Cayla Tangney, an art teacher at Minisink Valley High School, first came across Six-Word Memoirs when she and nine other teachers in her district took a “Teaching Tough Topics” professional development class. The course educated Tangney and her colleagues on speaking about topics like sexual orientation, immigration, and race and ethnicity respectively and proactively with their students. The class offered an overview of stereotypes and injustices throughout history, and how they still persist today. Six-Word Memoirs was introduced as a strategy for Tangney to use to provoke her students’ thoughts about identity and global awareness.
“Many students ask great questions and we all wanted to learn how we can educate them by addressing these questions rather than avoiding them,” says Tangney. “We are trying to open their minds and broaden their thoughts on the world.”
Tangney introduced Six-Word Memoirs to her students with an “I Wonder” activity utilizing the Fresh Off The Boat (FOTB) memoirs on the website. She laid out large pieces of paper on seven tables with a FOTB memoir written on each and broke the class up into groups. The students traveled around the room, literally and figuratively, and discussed all the memoirs they encountered. After they cycled through all the memoirs, everyone regrouped and shared their thoughts about what they meant, what they made them feel, and if they, the students, could relate to anything that had been said. Then Tangney asked them to compose their own memoir.
“I made sure to focus them on solely FOTB concepts such as heritage, nationality, cultural identity, language, cultural family experience, religion, and race,” says Tangney. “The results were beautiful.”
Since students were already working on self-portrait paintings and backgrounds in the style of contemporary artist Kehinde Wiley, Tangney decided that the art projects paired perfectly with the students’ memoirs. The project was meant to help them communicate their identities regarding nationalities and ethnicities—their backgrounds were primarily made up of country’s flags and flowers. It was as if the stars aligned perfectly to pair their art with their stories.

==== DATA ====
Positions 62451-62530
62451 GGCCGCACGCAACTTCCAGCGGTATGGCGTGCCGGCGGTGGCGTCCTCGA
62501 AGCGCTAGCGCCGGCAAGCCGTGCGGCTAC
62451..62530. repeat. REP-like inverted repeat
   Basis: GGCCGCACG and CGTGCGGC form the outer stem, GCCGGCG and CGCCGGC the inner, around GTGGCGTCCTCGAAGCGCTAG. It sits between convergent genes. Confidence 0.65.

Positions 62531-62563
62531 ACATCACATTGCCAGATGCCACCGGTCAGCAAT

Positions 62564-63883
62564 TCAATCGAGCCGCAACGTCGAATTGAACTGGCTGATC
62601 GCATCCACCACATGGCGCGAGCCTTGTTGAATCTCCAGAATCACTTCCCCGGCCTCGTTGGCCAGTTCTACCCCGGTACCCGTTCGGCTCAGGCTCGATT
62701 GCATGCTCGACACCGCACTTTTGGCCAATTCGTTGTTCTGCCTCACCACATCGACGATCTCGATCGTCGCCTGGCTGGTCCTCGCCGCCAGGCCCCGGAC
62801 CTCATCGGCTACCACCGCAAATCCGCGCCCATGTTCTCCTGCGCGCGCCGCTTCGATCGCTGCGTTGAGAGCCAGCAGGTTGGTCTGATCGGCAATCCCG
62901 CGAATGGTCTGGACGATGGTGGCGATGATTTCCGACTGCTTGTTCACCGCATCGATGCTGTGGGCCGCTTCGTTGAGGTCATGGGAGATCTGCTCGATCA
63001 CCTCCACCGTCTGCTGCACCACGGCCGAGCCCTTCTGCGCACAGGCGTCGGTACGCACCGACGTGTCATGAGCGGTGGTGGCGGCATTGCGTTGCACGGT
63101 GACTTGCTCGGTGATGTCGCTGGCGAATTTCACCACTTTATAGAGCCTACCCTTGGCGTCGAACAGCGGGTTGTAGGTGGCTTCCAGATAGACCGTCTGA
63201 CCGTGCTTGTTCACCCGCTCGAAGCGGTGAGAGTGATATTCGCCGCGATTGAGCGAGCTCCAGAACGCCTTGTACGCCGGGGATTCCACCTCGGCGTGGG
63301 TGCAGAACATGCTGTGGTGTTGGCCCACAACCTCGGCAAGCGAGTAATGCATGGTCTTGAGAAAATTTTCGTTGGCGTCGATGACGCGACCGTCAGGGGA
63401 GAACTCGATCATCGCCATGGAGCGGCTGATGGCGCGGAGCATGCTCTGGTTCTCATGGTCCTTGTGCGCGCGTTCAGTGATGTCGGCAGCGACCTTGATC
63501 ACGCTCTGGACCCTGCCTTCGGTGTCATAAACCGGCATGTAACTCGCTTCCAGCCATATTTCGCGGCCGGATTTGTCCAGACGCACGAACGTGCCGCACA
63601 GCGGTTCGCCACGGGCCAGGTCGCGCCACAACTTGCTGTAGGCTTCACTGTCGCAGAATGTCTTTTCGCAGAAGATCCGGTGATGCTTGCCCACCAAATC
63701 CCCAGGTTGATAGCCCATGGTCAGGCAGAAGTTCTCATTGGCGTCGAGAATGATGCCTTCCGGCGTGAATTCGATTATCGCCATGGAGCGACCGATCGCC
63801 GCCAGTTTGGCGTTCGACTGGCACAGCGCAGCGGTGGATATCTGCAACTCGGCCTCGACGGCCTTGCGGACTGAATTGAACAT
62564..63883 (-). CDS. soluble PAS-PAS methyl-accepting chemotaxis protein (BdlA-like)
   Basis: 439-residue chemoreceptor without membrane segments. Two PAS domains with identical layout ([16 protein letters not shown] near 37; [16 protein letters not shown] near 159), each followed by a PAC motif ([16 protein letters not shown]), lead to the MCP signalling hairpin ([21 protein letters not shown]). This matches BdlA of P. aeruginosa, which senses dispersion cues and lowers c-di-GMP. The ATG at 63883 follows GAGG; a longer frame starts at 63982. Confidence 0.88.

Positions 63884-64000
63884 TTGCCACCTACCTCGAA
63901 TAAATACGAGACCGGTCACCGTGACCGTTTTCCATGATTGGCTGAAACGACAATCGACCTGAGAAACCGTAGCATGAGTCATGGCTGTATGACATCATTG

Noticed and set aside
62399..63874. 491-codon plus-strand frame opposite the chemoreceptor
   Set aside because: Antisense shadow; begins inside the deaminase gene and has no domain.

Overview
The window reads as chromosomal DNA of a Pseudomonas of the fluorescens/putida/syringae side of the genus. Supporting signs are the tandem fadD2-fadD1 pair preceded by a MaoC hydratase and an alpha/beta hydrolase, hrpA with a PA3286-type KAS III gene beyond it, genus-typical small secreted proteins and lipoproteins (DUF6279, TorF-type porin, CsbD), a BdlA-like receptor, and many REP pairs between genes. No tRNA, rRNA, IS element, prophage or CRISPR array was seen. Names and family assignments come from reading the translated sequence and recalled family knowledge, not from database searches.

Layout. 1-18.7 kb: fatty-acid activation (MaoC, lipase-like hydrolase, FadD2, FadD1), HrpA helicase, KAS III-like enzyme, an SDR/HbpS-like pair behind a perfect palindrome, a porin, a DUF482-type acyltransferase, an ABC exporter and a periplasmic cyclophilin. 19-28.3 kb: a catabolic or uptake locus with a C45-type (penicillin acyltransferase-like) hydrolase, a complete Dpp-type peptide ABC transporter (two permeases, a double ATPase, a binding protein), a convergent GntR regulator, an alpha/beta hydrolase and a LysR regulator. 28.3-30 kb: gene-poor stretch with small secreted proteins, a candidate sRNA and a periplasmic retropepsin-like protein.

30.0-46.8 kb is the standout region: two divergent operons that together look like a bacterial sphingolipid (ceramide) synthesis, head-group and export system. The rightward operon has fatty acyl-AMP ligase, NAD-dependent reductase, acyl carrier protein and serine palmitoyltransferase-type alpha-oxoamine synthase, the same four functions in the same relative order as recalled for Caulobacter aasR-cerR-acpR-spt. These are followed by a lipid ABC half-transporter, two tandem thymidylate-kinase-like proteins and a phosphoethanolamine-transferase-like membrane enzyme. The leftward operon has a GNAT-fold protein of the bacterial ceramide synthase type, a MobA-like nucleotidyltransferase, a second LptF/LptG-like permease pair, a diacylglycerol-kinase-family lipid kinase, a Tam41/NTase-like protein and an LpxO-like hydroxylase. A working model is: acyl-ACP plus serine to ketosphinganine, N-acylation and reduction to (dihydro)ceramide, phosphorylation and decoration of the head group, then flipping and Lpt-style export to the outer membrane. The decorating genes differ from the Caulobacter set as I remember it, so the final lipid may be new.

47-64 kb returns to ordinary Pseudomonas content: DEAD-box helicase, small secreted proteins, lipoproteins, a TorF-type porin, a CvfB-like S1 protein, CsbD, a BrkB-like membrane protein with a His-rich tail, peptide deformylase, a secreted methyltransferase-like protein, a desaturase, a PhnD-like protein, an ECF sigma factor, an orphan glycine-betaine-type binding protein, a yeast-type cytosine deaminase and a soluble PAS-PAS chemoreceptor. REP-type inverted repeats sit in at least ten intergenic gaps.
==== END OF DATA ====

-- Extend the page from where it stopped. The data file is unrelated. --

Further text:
“Before completing their backgrounds, they were asked to complete the Six-Word Memoir as a catalyst for their visual ideas,” says Tangney. In other words: the memoir was the cherry on top.
Students wrote about feeling like their identity was misunderstood (“Why aren’t you dark like them.”) or underrepresented (“Mostly American. The rest is lost.”). Some wanted to take control of their own story (“I am Spanish. Not from Spain”), and others shared what they were made of with confidence (“Irish, Italian, Russian, Puerto Rican. Me.”). One student embraced her whole self and heritage simply when she wrote: “Family is love, Family is life.” They all shared what made them, them, and, as Tangney said, it was beautiful. So beautiful, that the results will be displayed in May at Minisink Valley’s District Art Show in their high school cafeteria and auditorium.
Reflecting on the experience, Tangney thought the project helped refined their skill and technique along with idea development and personal connectivity with their work. Students took time to interact with their heritage. Prior to the project, students either know almost nothing about their nationality or claimed they knew everything. Needless to say, the clueless were enlightened, and the self-declared know-it-alls were caught completely off guard.
“When they returned they were excited to tell me they had discovered so much more about who they were,” adds Tangney. Six-Word Memoirs gave her students a chance to learn more about who they were, and a means to express that newfound identity.
Teachers! Since we first launched the Six-Word Memoir project, educators across the spectrum have found Six Words to be a terrific classroom assignment and catalyst for self-expression. At our Six in Schools section, we celebrate students’ work from classrooms around the world. Download one or all of our free teacher’s guides here.